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    NYT confirms Maciel story: "Founder Led a Double Life"

    The story I highlighted this morning has been picked up by the New York Times:

    The Legionaries of Christ, an influential Roman Catholic religious order, has been shaken by new revelations that its founder, who died a year ago, had an affair with a woman and fathered a daughter just as he and his thriving conservative order were winning the acclaim of Pope John Paul II.

    .... Now the order’s general director, the Rev. Álvaro Corcuera, is quietly visiting its religious communities and seminaries in the United States and informing members that their founder led a double life, current and former Legionaries said.

    I've alluded to allegations that Maciel mispent Legionary monies to fund his double life:
    Father Fichter, once the chief financial officer for the order, said he had informed the Vatican three years ago that every time Father Maciel left Rome, “I always had to give him $10,000 in cash — $5,000 in American dollars and $5,000 in the currency of wherever he was going.”

    Father Fichter added: “As Legionaries, we were taught a very strict poverty; if I went out of town and bought a Bic pen and a chocolate bar, I would have to turn in the receipts. And yet for Father Maciel there was never any accounting. It was always cash, never any paper trail. And because he was this incredible hero to us, we never even questioned it for a second.”
    The Legionaries, founded in 1941, have grown as the church in many countries has shrunk. It has 800 priests in 22 countries, and 70,000 members worldwide, many of whom are lay people in its affiliate, Regnum Christi.
    AmP published this story at 9AM EST today, confirming rumors that had been circulating privately for many days, and online the evening previous. I will continue to provide comprehensive coverage, as we await the official response of the Legion, public fall-out, and possible Vatican intervention.

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    Legionary reaction to Maciel revelations adequate?

    This morning I confirmed rumors that have been circulating the Catholic blogosphere for several days that Legionaries of Christ founder Fr. Marcial Maciel fathered at least one child and was guilty of leading a "double life."

    In that post I said:
    "....the Legionaries of Christ have some hard decisions to make with regards to how they respond to this crisis concerning the founder. The eyes of the world are on them, and the prayers of the universal Church are with them. It is somewhat encouraging to see that the current head of the LC's personally saw to it that a thorough investigation took place. Now let's hope they follow through on their discoveries."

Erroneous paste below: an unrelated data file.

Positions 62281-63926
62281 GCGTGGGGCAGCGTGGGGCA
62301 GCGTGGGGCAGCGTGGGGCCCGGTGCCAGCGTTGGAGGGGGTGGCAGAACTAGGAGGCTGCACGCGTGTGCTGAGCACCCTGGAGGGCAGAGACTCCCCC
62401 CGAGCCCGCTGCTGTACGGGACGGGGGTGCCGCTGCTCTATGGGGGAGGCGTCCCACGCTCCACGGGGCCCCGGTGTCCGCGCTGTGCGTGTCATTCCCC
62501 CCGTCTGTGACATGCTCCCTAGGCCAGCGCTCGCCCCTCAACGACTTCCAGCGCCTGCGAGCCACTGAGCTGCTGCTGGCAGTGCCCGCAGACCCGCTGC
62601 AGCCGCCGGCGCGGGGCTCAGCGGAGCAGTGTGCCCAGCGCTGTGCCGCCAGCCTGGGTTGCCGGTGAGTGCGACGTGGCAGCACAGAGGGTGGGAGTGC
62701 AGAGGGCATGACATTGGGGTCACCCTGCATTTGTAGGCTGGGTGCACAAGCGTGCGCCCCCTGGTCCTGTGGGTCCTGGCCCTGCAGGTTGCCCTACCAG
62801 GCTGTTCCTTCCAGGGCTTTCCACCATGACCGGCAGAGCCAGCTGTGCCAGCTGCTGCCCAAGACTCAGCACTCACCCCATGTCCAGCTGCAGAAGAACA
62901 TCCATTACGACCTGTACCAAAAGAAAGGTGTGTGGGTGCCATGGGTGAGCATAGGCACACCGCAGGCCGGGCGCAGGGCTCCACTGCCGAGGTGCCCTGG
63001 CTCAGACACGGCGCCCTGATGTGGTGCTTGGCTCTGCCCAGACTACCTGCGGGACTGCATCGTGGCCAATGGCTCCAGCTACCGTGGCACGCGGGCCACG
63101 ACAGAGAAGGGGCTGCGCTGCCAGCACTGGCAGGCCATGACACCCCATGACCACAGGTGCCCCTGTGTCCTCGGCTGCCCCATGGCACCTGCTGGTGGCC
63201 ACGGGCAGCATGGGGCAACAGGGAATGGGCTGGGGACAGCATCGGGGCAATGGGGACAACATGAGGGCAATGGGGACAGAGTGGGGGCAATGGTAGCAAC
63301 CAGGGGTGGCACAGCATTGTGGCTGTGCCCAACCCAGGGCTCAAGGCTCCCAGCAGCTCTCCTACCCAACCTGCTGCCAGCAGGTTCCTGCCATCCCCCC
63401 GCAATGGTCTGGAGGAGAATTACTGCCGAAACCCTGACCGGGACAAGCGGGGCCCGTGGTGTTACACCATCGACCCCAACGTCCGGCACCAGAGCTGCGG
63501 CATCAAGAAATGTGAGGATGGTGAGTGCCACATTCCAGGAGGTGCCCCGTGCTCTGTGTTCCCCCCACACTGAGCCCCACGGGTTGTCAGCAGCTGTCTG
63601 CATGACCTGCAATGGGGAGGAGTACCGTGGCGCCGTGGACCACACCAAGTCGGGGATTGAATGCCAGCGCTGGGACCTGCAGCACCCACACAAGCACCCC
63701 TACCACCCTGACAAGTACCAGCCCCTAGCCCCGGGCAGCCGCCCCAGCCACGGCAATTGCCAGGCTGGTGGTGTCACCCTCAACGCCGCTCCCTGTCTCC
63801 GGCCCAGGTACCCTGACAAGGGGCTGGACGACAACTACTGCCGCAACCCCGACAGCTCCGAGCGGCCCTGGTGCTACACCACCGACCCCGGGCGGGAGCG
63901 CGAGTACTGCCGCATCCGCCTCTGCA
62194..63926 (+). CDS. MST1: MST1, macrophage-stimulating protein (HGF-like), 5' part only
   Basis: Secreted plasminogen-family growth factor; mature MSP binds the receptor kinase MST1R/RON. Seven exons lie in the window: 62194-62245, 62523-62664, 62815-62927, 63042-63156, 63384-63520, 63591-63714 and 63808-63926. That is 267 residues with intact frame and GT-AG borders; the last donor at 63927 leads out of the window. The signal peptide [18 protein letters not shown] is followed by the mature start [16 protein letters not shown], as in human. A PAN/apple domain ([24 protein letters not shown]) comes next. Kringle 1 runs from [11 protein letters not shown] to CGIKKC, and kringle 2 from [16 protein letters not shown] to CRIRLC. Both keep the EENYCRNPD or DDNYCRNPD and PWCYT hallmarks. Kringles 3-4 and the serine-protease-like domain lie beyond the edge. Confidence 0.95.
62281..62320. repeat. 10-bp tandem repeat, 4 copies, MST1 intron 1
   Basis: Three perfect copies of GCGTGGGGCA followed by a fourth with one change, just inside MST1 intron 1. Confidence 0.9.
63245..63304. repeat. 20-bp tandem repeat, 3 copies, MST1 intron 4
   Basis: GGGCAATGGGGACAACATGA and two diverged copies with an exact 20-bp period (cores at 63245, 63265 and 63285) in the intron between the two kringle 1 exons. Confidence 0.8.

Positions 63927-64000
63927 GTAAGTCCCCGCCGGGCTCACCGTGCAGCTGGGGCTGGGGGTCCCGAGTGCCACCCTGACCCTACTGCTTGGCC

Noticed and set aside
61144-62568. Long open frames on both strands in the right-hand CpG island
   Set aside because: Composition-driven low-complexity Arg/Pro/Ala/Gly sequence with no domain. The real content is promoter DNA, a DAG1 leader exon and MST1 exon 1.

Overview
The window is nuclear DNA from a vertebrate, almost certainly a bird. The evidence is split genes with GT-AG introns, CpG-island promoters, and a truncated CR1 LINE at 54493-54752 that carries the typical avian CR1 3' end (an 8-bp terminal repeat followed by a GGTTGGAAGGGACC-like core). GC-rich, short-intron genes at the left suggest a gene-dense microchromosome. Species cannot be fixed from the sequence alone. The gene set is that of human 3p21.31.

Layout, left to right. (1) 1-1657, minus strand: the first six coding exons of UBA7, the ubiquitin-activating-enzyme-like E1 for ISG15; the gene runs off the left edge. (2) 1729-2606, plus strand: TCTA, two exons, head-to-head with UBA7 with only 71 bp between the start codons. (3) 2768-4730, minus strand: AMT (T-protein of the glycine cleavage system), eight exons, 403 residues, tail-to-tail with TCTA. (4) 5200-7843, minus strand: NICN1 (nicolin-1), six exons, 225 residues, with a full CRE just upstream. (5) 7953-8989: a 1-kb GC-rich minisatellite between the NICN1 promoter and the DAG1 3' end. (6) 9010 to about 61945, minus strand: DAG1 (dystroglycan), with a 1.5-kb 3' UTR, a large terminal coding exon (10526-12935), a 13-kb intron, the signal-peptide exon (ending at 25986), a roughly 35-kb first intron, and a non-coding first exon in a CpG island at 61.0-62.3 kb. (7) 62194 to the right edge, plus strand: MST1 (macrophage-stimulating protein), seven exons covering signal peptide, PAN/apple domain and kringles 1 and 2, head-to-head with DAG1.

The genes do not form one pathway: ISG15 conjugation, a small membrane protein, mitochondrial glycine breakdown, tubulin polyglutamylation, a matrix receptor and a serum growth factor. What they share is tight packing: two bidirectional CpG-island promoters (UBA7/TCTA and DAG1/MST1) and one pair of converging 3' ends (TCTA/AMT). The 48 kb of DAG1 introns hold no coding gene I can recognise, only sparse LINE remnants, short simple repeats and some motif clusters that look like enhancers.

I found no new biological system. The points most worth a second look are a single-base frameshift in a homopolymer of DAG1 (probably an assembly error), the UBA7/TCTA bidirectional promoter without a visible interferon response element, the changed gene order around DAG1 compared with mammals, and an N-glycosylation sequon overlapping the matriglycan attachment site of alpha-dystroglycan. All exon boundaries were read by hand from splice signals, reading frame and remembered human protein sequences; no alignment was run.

I went on to say:
    "... there remains a serious charge to be made about how the Legion has handled the allegations of misconduct against Maciel up to this point. Something along the lines of renouncing Maciel as their spiritual founder or perhaps spiritually "re-founding" the order might well be the appropriate response. For a start."
    Unfortunately, the first response from a Legionary-affiliated official is deeply dissapointing:
    CNA contacted Legionaries of Christ spokesman Jim Fair, but received no specific confirmation of any allegations.
    “We’ve learned some things about our founder’s life that are surprising and difficult to understand,” Fair told CNA on Tuesday.
    “We can confirm that there are aspects of his life that weren’t appropriate for a Catholic priest.
    “Obviously he had human feelings but it remains true that through him we received our charism, which has been approved by the Church.
    “Our commitment remains and we‘re going to go forward and love Christ and serve the Church,” he remarked.
    Fair continues:
    Asked to verify the specific allegations, Fair replied:
    “Fr. Maciel died over a year ago and obviously whatever has happened is between him and God and God’s judgment and mercy, so we’re going to let him take care of that.”
    “I know that there have been rumors about are we somehow denouncing him. Obviously we are not. Fr. Maciel was and always will be the father of the legion.
    “One of the mysteries of our faith is that God sometimes works through flawed human beings.”